(j3.2006) Question about lbound of an assumed-rank entity
Bill Long
longb
Wed Mar 1 14:03:36 EST 2017
On Mar 1, 2017, at 3:08 AM, Cohen Malcolm <malcolm at nag-j.co.jp> wrote:
> (1)
>> terms like ?assumed-bounds? or ?assumed-shape? when talking about
>> assumed-rank just confuse the issue.
>
> No they do not. The current text says
>
> "If the rank is nonzero, the lower and upper bounds of the dummy argument
> are those that would be given by the intrinsic functions LBOUND and UBOUND
> respectively if applied to the actual argument,"
>
> ... which in fewer words, means "the dummy assumes the bounds of the
> actual", i.e. it is the very definition of "assumed-bounds?.
Then there might be a contradiction. Whether the bounds are assumed from the actual argument, or assigned internally is independent of whether the dummy is assumed-rank. It does depend on whether it is allocatable/pointer or not. 18.5.3p3:
"For a C descriptor of an array pointer or allocatable array, the value of the lower_bound member of each element of the dim member of the descriptor is determined by argument association, allocation, or pointer association. For a C descriptor of a nonallocatable nonpointer object, the value of the lower_bound member of each element of the dim member of the descriptor is zero."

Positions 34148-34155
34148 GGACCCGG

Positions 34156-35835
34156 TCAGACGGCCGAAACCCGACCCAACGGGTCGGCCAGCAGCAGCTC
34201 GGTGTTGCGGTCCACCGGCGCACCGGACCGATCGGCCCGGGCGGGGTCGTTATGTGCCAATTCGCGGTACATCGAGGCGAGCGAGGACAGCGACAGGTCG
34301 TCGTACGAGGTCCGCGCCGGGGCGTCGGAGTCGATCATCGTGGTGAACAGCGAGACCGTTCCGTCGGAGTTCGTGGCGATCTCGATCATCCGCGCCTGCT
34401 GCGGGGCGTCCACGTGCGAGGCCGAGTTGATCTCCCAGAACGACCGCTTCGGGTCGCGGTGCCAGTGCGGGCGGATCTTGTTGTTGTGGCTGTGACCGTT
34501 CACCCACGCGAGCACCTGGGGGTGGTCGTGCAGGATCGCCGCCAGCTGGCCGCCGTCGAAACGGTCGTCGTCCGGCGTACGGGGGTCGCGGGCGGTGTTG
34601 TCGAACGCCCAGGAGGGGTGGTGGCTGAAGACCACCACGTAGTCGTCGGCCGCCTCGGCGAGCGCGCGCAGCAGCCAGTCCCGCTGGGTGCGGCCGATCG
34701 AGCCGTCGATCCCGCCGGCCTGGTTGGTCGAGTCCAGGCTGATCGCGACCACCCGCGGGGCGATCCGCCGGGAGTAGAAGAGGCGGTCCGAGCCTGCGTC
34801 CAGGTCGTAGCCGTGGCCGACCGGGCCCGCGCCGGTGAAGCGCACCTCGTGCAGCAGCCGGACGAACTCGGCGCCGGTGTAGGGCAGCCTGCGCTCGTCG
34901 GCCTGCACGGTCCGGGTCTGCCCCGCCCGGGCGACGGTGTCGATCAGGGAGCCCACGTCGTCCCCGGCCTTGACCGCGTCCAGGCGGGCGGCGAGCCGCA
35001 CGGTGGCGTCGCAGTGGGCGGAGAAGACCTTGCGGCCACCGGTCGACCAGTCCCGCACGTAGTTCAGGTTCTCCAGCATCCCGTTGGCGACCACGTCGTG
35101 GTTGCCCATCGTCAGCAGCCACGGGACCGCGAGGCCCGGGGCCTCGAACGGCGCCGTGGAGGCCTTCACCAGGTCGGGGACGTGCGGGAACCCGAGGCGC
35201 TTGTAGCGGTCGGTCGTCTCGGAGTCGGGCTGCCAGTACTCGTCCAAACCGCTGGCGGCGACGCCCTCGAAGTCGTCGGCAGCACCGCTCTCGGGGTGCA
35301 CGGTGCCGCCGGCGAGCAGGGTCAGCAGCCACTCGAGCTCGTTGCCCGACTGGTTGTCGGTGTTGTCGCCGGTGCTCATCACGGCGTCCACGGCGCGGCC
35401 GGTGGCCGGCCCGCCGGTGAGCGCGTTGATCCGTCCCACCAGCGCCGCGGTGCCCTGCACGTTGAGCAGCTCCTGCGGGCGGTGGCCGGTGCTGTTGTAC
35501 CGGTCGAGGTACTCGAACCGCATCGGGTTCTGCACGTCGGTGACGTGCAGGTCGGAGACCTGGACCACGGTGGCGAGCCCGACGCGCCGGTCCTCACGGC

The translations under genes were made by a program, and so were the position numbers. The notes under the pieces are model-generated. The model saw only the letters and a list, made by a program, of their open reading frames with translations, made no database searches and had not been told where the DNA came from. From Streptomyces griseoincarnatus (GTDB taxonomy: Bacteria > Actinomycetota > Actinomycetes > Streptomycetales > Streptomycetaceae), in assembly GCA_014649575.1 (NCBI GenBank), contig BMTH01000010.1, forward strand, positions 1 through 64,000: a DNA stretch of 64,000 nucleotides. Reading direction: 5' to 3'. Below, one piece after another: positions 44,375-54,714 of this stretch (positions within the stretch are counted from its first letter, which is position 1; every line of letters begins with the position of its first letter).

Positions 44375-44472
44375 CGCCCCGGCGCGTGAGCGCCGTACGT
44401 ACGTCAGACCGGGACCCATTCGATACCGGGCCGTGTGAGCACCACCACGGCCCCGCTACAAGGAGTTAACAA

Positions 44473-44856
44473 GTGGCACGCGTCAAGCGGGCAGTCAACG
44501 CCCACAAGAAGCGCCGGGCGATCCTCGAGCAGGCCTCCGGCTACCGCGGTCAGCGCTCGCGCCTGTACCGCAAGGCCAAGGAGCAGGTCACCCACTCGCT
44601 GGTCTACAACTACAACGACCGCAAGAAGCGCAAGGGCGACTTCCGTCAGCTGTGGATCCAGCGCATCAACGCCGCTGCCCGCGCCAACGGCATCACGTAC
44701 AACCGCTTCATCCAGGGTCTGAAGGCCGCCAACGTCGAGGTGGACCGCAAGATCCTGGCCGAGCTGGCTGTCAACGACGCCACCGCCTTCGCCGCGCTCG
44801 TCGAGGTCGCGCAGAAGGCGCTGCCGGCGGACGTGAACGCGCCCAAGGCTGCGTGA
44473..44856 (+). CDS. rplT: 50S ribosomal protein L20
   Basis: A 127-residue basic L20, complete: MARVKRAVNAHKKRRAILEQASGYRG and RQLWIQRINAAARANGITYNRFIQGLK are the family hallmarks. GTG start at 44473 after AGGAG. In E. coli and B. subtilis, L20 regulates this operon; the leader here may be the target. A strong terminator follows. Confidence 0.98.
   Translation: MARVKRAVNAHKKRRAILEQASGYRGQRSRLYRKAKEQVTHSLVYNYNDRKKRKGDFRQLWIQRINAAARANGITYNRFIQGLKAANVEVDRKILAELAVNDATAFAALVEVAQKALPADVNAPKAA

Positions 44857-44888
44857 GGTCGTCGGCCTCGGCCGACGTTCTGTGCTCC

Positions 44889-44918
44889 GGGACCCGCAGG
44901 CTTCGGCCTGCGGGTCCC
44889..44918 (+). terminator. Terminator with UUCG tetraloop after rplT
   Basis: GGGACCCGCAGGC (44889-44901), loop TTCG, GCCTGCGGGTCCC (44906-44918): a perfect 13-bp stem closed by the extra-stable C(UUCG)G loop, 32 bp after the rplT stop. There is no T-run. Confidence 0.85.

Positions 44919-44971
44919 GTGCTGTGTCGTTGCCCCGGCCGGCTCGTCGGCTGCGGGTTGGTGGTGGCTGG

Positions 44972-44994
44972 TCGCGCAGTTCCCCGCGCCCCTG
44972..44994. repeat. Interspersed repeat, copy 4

That?s what you get in the C descriptor, which is all the information you have if the procedure is BIND(C). You have to assume the caller was C for interpreting the descriptor, whether it was actually or not.
The question is what is the value of the lower bound as seen in the callee. For a C callee, the value in the descriptor is the lower bound value. For a Fortran callee, where it is possible to call LBOUND, the result should be what you get from applying LBOUND to the dummy argument (almost of the definition of LBOUND). That would be the actual argument?s lower bound(s) if the dummy is allocatable or pointer, and 1 otherwise. LBOUND has to be ?taught? how to interpret a C descriptor.
>
> ...whereas the TS (in the non-edits section) said the dummy "assumes the
> extents"; since the extents form the shape, this is the very definition of
The extents are assumed whether the argument is allocatable, pointer, or assumed-shape. The original question was, if I recall, about the lower bounds. The extents and bounds are separate issues.
Cheers,
Bill
> assumed-shape. (plus there is the exception for assumed-size, but that's an
> exception whether you talk about "assumed extents" or "assumed-shape".
>
> I make no apology for using obvious terminology in place of unwieldy
> definitions!
>
> (2)
> No one has suggested changing what is passed in the lower_bound members.
>
> (3)
> I am pleased that you do not disagree with what was actually suggested,
> which is to make the lower bounds in Fortran equal to 1.
>
> Cheers,
> --
> .............Malcolm Cohen, NAG Oxford/Tokyo.
>
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Bill Long longb at cray.com
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